While the issue of what to do with the radioactive waste at Hunter’s Hill has resurfaced in recent months, there is a long history of decisions being made, rescinded and re-made, by both Labor and Liberal-run state governments.
In his submission to the inquiry Michael Richardson, Liberal MLC for the now defunct Castle Hill electorate, argued that “extensive testing over several decades suggest the waste…is hazardous, both chemically and radioactively.” While more conservative in their submission, the Australian Radiation Protection and Nuclear Safety Agency also suggested a need for more assessment of the materials and of the protection strategies being used on-site.
Dr. Gavin Mudd (quoted at the top of this post) also makes it quite clear in his submission that he believes the site contains radioactive waste, as well as arguing that “it is completely inappropriate for radiation regulatory authorities to continually downplay radiation exposure risks when they have failed to undertake adequate studies to even characterise that risk – as appears to be the case at Hunter’s Hill.”
The result of the inquiry was a commitment to greater transparency, a more thorough assessment of the site, and to exploring the option of on-site containment if an alternative location could not be found.
In 2010, it was revealed that the Labor-run state government planned to move the waste to the SITA site near Kemps Creek. As more details came to light, local resistance to the proposal became more intense.
Tanya Davies, then a Penrith City Councillor, is reported to have argued in council that:
“the people of Western Sydney are not the dumping ground for Sydney, especially this radioactive waste. It is unsafe waste material and should not be dumped in our community.”
Tanya Davies also argued that, given the half-life of radioactive materials, reports that classified the waste at Hunter’s Hill as radioactive should not be dismissed based on the fact that they were 20 years old. Similarly, there are other comments that were made by members of the Liberal party, who were then the Opposition, against moving the waste from Hunter’s Hill to the Kemps Creek site.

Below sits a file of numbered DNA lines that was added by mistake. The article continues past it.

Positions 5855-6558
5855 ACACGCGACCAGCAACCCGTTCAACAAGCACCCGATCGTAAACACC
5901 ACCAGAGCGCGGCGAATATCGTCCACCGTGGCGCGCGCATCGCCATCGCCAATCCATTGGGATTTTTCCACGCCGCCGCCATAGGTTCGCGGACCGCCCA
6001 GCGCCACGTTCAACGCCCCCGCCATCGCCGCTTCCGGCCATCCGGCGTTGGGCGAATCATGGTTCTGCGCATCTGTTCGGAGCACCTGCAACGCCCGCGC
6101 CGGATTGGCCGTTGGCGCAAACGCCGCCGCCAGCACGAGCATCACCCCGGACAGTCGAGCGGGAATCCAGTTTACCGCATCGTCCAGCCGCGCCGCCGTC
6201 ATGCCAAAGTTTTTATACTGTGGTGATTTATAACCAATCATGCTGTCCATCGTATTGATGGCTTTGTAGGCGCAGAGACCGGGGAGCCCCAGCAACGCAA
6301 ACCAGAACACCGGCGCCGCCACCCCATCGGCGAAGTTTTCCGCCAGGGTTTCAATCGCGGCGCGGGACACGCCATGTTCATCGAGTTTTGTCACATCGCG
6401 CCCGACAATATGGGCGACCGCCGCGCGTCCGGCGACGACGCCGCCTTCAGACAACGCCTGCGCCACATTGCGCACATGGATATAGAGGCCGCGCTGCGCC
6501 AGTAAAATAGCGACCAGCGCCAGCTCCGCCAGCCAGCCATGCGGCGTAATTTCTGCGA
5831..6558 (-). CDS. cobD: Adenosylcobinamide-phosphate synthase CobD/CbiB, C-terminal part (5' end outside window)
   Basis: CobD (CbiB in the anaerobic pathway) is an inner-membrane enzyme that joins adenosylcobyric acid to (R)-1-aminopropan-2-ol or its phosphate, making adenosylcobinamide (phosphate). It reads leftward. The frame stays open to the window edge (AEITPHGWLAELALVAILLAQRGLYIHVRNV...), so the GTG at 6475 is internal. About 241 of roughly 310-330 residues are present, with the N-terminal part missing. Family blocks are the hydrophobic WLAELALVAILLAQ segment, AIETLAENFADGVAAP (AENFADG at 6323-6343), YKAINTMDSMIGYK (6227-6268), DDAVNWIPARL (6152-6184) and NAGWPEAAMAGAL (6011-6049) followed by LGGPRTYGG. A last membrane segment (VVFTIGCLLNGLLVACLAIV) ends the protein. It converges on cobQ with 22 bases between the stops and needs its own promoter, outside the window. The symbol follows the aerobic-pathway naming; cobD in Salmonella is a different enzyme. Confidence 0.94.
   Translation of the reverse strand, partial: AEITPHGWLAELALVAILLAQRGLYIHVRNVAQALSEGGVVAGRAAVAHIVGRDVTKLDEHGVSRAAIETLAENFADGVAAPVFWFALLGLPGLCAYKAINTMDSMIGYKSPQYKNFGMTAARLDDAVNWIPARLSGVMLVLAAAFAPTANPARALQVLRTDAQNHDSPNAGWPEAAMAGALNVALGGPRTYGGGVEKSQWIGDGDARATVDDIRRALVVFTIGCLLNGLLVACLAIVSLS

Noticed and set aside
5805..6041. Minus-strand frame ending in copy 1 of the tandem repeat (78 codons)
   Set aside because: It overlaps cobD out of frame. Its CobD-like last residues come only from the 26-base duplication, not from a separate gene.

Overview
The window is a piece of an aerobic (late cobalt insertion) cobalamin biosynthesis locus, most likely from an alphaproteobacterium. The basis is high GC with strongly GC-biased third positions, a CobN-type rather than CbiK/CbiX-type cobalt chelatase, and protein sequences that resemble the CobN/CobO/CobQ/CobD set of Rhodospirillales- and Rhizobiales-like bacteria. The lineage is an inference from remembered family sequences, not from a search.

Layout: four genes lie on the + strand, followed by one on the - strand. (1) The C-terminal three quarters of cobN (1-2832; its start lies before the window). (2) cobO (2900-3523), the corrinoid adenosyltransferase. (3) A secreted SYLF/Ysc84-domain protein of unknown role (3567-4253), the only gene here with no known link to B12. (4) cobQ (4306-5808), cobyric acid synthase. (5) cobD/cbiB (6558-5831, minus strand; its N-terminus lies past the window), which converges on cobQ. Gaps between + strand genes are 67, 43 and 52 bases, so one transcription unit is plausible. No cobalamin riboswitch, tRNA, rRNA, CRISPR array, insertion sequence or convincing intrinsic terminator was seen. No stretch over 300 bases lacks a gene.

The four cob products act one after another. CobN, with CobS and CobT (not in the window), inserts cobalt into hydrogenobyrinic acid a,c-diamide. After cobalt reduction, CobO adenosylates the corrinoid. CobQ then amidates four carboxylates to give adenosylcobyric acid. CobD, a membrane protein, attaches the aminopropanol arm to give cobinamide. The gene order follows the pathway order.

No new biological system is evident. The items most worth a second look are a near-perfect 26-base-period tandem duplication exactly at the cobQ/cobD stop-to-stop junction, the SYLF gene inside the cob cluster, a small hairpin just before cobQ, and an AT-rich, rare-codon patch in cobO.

The Labor-led government, headed by Kristina Keneally, ultimately backed away from its plans. However, the damage was already done and the Liberal party won in a landslide at the next state election.
Having won the 2011 state election based at least in part on strong opposition to the proposed move of waste from Hunter’s Hill to Kemps Creek, the Liberal-run state government said that the move wouldn’t happen.
They then promptly changed their minds, prompting harsh – and ongoing – criticism, both from the local community, the Greens – and the Labor party, who have been criticised for their hijacking of locals’ concerns. When questioned about the ‘backflip’ on this matter, Tanya Davies – now the member for Mulgoa – said that there was none.
While it is currently the Liberal-run state government’s stance that no waste from the Hunter’s Hill site will be transported to Kemps Creek, a cynical (or realistic?) eye to the history of this issue shows that any announcement made by either the Labor or Liberal parties should be taken with a grain of salt.
Meanwhile, the Greens – whose policies call for a nuclear-free world and a shift toward renewable energies – believe that there are many more questions that remain unanswered in this ongoing game of ‘political football’ that both Labor and the Liberals appear to be engaged in.
Where the issue currently stands:
The Western Weekender, 11th of March 2013: Dramatic night at council.